Our goal is first and foremost happiness, contentment and a good deal of fun and adventure as a family. Family is Mr. PIE, Mrs. PIE and the two small PIES (currently 7 and 9 years old). We already have a lot of the elements of our goal in healthy doses but we are often curtailed by time and freedom to make it really awesome. We aim to find the freedom and time by…..you’ve guessed it…….hunkering down at the coal face and chipping away for more nuggets at the behest of our employers. Just kidding!
The goal is for both of us to say farewell to the corporate world, sell our primary home and relocate our family to our mountain home. To explore the endless possibilities that awaits us.
Since we are still guided by the world of corporate HR, we will make it SMART. My, I am going to miss this sort of stuff like a hole in the head.
Specific – be financially independent, with a Safe Withdrawal Rate (SWR) of <4%.
Measurable – we will bring out the separate rulers of happiness, contentment, fun and adventure. Time and freedom will be the real yardsticks.
Achievable – failure is not an option.
Realistic – it feels very real (surreal?) already in many ways. Every winter weekend spent at our mountain home, we watch the sun kiss the mountain peaks and snow glisten on the trees as two steaming bowls of frothy coffee cut through the cool of morning on our deck overlooking the still valley. As our kids come scampering from the house, screaming with excitement and shouting “Is it time to get our ski stuff ready?” Please forgive us for wanting more of that.
Time bound – FIRE date July, 2019. There may be wiggle room in that. And I mean earlier. Hey, no different to those mid-year goal adjustment conversations with our management teams that we so dearly love. The big difference is that we will be driving the discussion, defining all the parameters and making the decision if necessary to change the date. These are our rules, our goal posts. And we may elect to change them and move them during the actual game.
First of all, let me outline the basis of the plan and provide some key information that forms the backbone. As we described in an earlier post, we are blessed with being in the fortunate position of not having a mortgage on our mountain home. That will cut out a large typical expense of any FIRE family. We are very grateful for that situation and the opportunity to be in that position through being gainfully employed over the years in generally fulfilling and well-compensated jobs. Allow me to take you off on a slight tangent. Our employers expect the best from us (duh!) and sometimes much more, but they have rewarded us over the years and that is certainly not lost on us. It’s easy to pile onto our employers with vitriol, but that rarely serves anybody any good. Mr. and Mrs. PIE have been lucky over the years to be surrounded by a supportive group of managers/leaders/mentors who have always had our back and that appears to be a rarity these days in corporate America.
OK, back to the plan. An important piece of the future state is that Mr. PIE will get a company pension. It is a non-contributory pension and will provide a sizable income stream. Starting at age 55 Mr. PIE will receive a pension amounting to approximately 35% of our projected FIRE annual expenses, every year until he departs this world. If Mr. PIE would elect to continue working, that pension would grow and provide a much larger stream per annum. But that’s not our plan nor do we care one little bit about leaving money on the table. Not at all! Leaving the workforce at Mr. PIE age 52 (we still think it is appropriately “early” in the FIRE terminology, but not “extreme”; others may disagree, it all depends what your reference point is) and starting to withdraw pension three years later at age 55 is where we are headed.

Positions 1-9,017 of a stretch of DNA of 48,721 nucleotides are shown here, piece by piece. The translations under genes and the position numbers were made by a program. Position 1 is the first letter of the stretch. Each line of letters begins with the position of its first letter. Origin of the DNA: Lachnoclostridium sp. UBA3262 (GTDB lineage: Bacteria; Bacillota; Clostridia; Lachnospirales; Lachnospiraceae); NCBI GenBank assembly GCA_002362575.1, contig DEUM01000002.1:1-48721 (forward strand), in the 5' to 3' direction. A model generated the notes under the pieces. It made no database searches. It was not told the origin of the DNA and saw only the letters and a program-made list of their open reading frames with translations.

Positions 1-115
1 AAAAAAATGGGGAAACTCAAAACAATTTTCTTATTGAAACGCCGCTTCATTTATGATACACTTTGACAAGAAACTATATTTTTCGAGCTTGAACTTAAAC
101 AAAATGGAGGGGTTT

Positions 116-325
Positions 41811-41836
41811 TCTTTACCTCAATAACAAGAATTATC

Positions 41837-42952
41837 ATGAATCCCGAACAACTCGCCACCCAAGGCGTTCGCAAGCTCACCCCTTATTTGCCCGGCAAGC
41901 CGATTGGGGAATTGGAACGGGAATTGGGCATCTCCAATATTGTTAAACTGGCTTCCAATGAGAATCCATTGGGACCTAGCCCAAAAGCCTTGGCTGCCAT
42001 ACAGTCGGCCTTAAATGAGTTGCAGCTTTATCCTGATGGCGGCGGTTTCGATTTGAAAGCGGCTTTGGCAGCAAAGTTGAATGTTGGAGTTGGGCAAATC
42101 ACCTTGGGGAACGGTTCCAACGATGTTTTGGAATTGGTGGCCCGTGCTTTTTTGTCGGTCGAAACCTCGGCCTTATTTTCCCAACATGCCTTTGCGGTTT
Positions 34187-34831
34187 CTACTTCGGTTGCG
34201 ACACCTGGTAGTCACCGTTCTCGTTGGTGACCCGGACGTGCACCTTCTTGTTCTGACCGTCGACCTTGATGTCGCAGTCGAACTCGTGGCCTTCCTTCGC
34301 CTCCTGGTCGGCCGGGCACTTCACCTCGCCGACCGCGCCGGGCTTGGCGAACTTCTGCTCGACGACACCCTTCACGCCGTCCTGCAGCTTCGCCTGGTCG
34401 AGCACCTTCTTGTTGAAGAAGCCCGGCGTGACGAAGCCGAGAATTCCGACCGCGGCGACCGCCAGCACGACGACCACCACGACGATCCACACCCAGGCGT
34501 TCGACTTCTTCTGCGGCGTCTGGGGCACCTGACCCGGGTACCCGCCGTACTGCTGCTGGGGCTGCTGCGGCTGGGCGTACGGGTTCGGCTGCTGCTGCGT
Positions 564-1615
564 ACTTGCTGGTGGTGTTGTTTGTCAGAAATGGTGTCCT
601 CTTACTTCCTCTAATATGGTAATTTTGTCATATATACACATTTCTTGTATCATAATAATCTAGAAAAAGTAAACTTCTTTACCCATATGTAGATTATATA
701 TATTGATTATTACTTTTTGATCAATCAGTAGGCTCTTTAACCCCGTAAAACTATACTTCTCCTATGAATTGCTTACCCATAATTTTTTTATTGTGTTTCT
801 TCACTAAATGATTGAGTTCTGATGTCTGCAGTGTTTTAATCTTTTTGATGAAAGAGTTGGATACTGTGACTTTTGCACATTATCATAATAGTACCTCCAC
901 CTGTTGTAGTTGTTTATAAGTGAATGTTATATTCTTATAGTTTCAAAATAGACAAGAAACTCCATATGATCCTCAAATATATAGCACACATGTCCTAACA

The company pension allows us to have a much lower SWR to meet our yearly expenses of running a home with two pre-teen/teenage kids and everything that will bring. And that doesn’t account for any other income streams / side hustles that Mrs. PIE and Mr. PIE can engineer, if we choose to do so. It also provides a nice support to our taxable accounts withdrawal before age 59.5 when Mr. PIE can then withdraw from his tax-advantaged accounts. It may also provide a considerable safety net to cushion the unexpected crises that could descend upon us (cue the scary music) e.g. crazy high inflation rate, nuclear war, Black Monday / Friday that will see the market move in a deep downward direction. We can only rely on our flexibility and adaptability to attempt to navigate such stormy waters.
Back to the kids, their appetite alone will ensure our grocery bill will remain lively. Blimey, their ability to demolish vast plates of good food at this young age only serves notice of what is to come later. Mrs. PIE’s planned vegetable garden plot will surely need to be productive to keep pace with our boys. Sorry, I am digressing yet again. I just went from SWR to children with a healthy appetite to nuclear war in a few seconds. The power of getting our stories out there in our own style is one reason why we blog.
The bottom line is that Mr. PIE annual pension, combined investment portfolio of Mr. and Mrs. PIE and the proceeds from sale of our primary residence all projects for a SWR in FIRE that is way below the traditional percentages discussed on the plethora of early retirement forums we all subscribe to. Importantly, it will likely allow us to leave a considerable legacy to our children and/or to a charitable endowment. With respect to the latter, we have to admit that we have not given this a huge amount of thought yet but it is on the to-do list. I know that Jim Collins has a very informative article and discussion on this very subject over at JLCollinsNH.
A Desired Outcome
It is simple. You probably know the answer already. Time and freedom.
“Lost time is never found again”, Benjamin Franklin